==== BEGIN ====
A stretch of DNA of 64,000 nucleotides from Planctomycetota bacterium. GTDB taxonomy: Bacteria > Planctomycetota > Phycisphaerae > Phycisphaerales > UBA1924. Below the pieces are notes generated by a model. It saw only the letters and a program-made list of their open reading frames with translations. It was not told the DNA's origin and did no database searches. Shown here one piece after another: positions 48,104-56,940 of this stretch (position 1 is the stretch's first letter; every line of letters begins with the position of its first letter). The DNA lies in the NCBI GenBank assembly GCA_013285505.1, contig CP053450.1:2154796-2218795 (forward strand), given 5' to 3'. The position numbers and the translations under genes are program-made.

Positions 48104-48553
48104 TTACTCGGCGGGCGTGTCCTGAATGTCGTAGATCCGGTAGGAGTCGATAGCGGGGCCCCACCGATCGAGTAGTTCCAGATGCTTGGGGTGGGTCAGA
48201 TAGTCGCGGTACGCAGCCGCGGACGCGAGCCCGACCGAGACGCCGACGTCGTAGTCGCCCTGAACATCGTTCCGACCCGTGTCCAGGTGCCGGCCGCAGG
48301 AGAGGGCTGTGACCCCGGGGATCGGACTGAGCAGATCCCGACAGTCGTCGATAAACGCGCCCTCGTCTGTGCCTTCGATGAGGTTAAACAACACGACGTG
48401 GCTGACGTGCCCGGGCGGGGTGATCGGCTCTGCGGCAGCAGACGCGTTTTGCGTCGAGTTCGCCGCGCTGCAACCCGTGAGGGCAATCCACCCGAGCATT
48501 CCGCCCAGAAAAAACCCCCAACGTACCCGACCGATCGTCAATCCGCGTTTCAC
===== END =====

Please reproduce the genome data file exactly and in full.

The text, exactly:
A stretch of DNA of 64,000 nucleotides from Planctomycetota bacterium. GTDB taxonomy: Bacteria > Planctomycetota > Phycisphaerae > Phycisphaerales > UBA1924. Below the pieces are notes generated by a model. It saw only the letters and a program-made list of their open reading frames with translations. It was not told the DNA's origin and did no database searches. Shown here one piece after another: positions 48,104-56,940 of this stretch (position 1 is the stretch's first letter; every line of letters begins with the position of its first letter). The DNA lies in the NCBI GenBank assembly GCA_013285505.1, contig CP053450.1:2154796-2218795 (forward strand), given 5' to 3'. The position numbers and the translations under genes are program-made.

Positions 48104-48553
48104 TTACTCGGCGGGCGTGTCCTGAATGTCGTAGATCCGGTAGGAGTCGATAGCGGGGCCCCACCGATCGAGTAGTTCCAGATGCTTGGGGTGGGTCAGA
48201 TAGTCGCGGTACGCAGCCGCGGACGCGAGCCCGACCGAGACGCCGACGTCGTAGTCGCCCTGAACATCGTTCCGACCCGTGTCCAGGTGCCGGCCGCAGG
48301 AGAGGGCTGTGACCCCGGGGATCGGACTGAGCAGATCCCGACAGTCGTCGATAAACGCGCCCTCGTCTGTGCCTTCGATGAGGTTAAACAACACGACGTG
48401 GCTGACGTGCCCGGGCGGGGTGATCGGCTCTGCGGCAGCAGACGCGTTTTGCGTCGAGTTCGCCGCGCTGCAACCCGTGAGGGCAATCCACCCGAGCATT
48501 CCGCCCAGAAAAAACCCCCAACGTACCCGACCGATCGTCAATCCGCGTTTCAC